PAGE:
Dictionaries on Smartphones: Learners’ Assessment of Features and Potential of Dictionary Apps as Pedagogical Tools

Conference paper
Part of the Advances in Intelligent Systems and Computing book series (AISC, volume 445)

Abstract

The growing popularity of smartphones with their multiple functionalities have made these devices a valuable asset to teaching and learning. The study presents the assessment of free-download electronic dictionaries for iOS, Android and Windows operating systems. Three monolingual (Portuguese) and three bilingual dictionaries (Portuguese-English) were evaluated by a class of Engineering students at a federal institution. The main objective of the investigation was to find out how participants evaluated the constituent elements of the apps and their usability features. The study also verified how students perceived the apps as valid reference instruments to be used in both formal and informal learning situations, and what school level is suit to introduce them as pedagogical tools. Data were collected using a questionnaire with mixed-type questions, including the students’ habits of consulting dictionaries. Results may serve as parameters for eventual selection of this educational resource for both teachers and learners.

Keywords

m-Learning Smartphones Monolingual and bilingual dictionaries 

Preview

Unable to display preview. Download preview PDF.

Unable to display preview. Download preview PDF.

References

  1. 1.
  2. 2.
  3. 3.
    Jenkins, H.: Convergence Culture: Where Old and New Media Collide. New York University Press, New York (2009)Google Scholar
  4. 4.
    UNESCO. Policy guidelines for mobile learning. UNESCO, Paris, France (2013),. Johnson, L., Adams Becker, S., Estrada, V., Freeman, A. NMC Horizon Report: 2014 Higher Education. Austin, Texas: The New Media Consortium (2014)Google Scholar
  5. 5.
    Johnson, L., Adams Becker, S., Estrada, V., Freeman, A. NMC Horizon Report: 2014 Higher Education Edition. Austin, Texas: The New Media Consortium (2014)Google Scholar
  6. 6.
    Koole, M. L. A Model for Framing Mobile Learning. In: Ally, M. (ed.), Mobile Learning: Transforming the Delivery of Education and Training, AU Press, Edmonton, Alberta. pp. 25–49. (2009)Google Scholar
  7. 7.
    Churchill, D., Churchill, N. Educational Affordances of PDAs: A study of a Teacher’s Exploration of This Technology. Computer and Education, 50 (4), 1439–1450. (2008)Google Scholar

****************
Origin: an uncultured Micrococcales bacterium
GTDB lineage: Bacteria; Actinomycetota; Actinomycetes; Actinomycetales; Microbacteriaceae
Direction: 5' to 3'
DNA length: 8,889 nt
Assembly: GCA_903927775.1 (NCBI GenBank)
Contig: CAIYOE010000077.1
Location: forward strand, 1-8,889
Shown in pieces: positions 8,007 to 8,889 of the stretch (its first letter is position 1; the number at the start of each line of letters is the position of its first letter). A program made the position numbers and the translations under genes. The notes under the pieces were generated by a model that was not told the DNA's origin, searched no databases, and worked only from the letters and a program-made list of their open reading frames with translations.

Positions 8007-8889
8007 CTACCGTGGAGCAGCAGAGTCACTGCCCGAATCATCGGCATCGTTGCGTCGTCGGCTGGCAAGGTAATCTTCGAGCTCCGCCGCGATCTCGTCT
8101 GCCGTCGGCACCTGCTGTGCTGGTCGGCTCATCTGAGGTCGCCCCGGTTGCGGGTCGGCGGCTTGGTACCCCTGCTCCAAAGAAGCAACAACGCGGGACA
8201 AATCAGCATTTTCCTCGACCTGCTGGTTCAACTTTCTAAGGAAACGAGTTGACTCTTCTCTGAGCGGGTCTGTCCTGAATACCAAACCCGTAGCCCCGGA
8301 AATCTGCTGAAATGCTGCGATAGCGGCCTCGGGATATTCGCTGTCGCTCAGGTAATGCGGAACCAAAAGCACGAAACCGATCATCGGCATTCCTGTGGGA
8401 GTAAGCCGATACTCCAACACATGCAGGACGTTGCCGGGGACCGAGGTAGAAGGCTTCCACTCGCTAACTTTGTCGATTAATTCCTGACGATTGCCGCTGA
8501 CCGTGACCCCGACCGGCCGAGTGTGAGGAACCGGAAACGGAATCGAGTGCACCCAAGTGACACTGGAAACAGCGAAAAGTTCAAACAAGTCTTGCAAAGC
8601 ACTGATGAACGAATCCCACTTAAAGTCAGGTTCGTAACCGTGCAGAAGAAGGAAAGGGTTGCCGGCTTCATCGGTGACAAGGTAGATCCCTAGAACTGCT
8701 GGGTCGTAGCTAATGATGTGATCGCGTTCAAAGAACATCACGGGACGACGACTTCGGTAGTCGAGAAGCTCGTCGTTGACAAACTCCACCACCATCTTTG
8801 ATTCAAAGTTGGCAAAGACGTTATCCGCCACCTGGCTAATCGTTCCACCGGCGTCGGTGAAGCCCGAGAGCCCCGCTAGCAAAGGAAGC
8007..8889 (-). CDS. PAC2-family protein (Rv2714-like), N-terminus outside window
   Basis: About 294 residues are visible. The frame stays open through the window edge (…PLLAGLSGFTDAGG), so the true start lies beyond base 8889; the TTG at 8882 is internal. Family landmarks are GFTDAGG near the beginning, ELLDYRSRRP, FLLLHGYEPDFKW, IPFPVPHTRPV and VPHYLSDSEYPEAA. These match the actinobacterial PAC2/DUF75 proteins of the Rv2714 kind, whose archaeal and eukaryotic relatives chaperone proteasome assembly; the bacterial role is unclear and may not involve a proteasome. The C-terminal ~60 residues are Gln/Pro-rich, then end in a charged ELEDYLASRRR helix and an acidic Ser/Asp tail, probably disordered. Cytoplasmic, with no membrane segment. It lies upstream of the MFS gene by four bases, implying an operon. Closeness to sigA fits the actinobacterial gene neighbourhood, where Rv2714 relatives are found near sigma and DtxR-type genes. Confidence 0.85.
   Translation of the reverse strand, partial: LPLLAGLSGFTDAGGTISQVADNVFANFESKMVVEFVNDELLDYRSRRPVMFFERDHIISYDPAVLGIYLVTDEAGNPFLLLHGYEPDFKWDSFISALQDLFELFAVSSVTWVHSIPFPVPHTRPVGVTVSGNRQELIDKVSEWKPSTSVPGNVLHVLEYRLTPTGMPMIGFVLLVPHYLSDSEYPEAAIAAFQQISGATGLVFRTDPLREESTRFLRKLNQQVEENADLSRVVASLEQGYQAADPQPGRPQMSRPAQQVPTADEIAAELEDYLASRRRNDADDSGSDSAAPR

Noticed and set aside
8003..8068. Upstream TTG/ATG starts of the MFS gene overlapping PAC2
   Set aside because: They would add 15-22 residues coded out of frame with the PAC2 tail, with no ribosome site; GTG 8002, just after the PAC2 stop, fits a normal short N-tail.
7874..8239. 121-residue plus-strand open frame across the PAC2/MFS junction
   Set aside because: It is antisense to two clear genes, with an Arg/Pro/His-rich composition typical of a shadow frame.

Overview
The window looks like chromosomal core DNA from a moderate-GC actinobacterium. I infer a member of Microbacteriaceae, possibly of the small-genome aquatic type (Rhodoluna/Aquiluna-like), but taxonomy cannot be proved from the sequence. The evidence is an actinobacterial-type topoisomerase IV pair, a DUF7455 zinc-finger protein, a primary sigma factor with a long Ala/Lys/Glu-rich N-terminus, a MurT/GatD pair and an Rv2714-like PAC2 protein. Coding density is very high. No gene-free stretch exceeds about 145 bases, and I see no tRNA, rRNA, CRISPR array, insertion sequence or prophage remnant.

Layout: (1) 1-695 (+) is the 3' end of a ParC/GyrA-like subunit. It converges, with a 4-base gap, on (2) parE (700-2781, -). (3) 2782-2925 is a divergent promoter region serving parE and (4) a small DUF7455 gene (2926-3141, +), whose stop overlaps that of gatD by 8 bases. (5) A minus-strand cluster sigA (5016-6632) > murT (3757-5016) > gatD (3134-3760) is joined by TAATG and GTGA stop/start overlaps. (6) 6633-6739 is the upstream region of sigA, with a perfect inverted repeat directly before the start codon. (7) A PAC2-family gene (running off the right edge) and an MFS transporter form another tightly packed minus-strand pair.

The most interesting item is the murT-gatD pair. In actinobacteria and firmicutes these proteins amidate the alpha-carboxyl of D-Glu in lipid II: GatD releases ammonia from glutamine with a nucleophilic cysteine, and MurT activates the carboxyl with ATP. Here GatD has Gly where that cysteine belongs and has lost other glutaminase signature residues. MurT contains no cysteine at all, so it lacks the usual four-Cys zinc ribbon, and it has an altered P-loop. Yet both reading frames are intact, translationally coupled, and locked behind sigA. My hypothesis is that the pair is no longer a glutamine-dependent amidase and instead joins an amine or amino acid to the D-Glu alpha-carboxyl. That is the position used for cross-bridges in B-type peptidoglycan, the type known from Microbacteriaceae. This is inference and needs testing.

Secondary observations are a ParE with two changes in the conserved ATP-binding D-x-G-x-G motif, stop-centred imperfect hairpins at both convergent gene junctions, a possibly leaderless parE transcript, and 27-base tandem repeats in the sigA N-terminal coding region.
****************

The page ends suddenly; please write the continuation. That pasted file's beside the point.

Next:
8. 8.
    Liaw, S. S., Chen, G. D., Huang, H. M. Users’ Attitudes Toward Web-Based Collaborative Learning Systems for Knowledge Management. Computers and Education, 50, pp. 950 –961 (2008).Google Scholar
  9. 9.
    Nesi, H. Dictionaries on Computer: How Different Markets Have Created Different Products. In: Symposium on Language Learning and Computers. Chemnitz University of Technology (1998)Google Scholar
  10. 10.
    Johnson, L., Adams Becker, S., Estrada, V., Freeman, A. 2014 NMC Technology Outlook for Brazilian Universities. A Horizon Project Regional Report. Austin, Texas: The New Media Consortium (2014)Google Scholar
  11. 11.
    Koole, M. L.; Ally, M. Framework for the Rational Analysis of Mobile Education (FRAME) Model: revising the ABCs of educational practices. In: The Networking, International Conference on Systems and International Conference on Mobile Communications and Learning Technologies. IEEE. pp. 216–216. (2006)Google Scholar
  12. 12.
    Palfrey, J; Gasser, U. Born Digital: Understanding the First Generation of Digital Natives. Basic Books, New York (2008)Google Scholar
  13. 13.
    Stockwell, G. Investigating Learner Preparedness for and Usage Patterns of Mobile Learning ReCALL 20 (3), pp. 253–270, (2008)Google Scholar
  14. 14.
    Dias, J. Cell Phones in the Classroom: Boon or Bane? C@lling Japan, 10(2), pp. 16-22, (2002)Google Scholar
  15. 15.
    Engel, G.; Green, T. Cell Phones in the Classroom: Are we Dialing up Disaster? Tech Trends 55 (2), pp. 39–45, (2011)Google Scholar
  16. 16.
    Biderman, M.T.C. Dicionários do Português: da Tradição à Contemporaneidade. Alfa Revista de Linguística, 47(1), (2003), http://seer.fclar.unesp.br/alfa/article/view/4232
  17. 17.
    Rangel, E. de O.; Bagno, M. Dicionários em Sala de Aula. Brasília, DF: Ministério da Educação, Secretaria de Educação Básica. (2006)Google Scholar
  18. 18.
    Lan, L. The growing prosperity of on-line dictionaries. English Today 83(3), pp. 16–21, (2005).Google Scholar
  19. 19.
    Lew, R. Dictionary Users in the Digital Revolution. International Journal of Lexicography, 27 (4), pp. 341–369, (2014)Google Scholar
  20. 20.
    Zarei, A,A,. Gujjaar, A.A. The Contribution of Electronic and Paper Dictionaries to Iranian EFL Learners’ Vocabulary Learning. International J. Soc. Sci. & Education. 2(4), pp. 628- 635, (2012)Google Scholar
  21. 21.
    Leffa, V. J. O Uso de Dicionários On-line na Compreensão de Textos em Língua Estrangeira VI Congresso Brasileiro de Linguística Aplicada. Belo Horizonte: UFMG. (2001)Google Scholar
  22. 22.
    Schuler, C. Pockets of Potential: Using Mobile Technologies to Promote Children’s Learning, New York: The Joan Ganz Cooney Center at Sesame Workshop. (2009). http://www.joanganzcooneycenter.org/wp-content/uploaads/ 2010/03/pockets_of_potential_1_.pdf/
  23. 23.
    Belay, R. O Uso do Dicionário por Alunos de Escola Pública no Brasil Comparado ao Uso de Dicionário por Estudantes na Espanha. In: Revista FACEVV, Vila Velha, ES, n.5, pp. 107–117, (2010)Google Scholar
  24. 24.
    Dargel, A. P. T. P. A Utilização do Dicionário no Ensino do Léxico. In: Ave Palavra (UNEMAT), v. 6, p. 58–68, (2005)Google Scholar

Copyright information

© Springer International Publishing Switzerland 2016

Authors and Affiliations

  1. 1.Instituto Federal FluminenseItaperunaBrazil

Personalised recommendations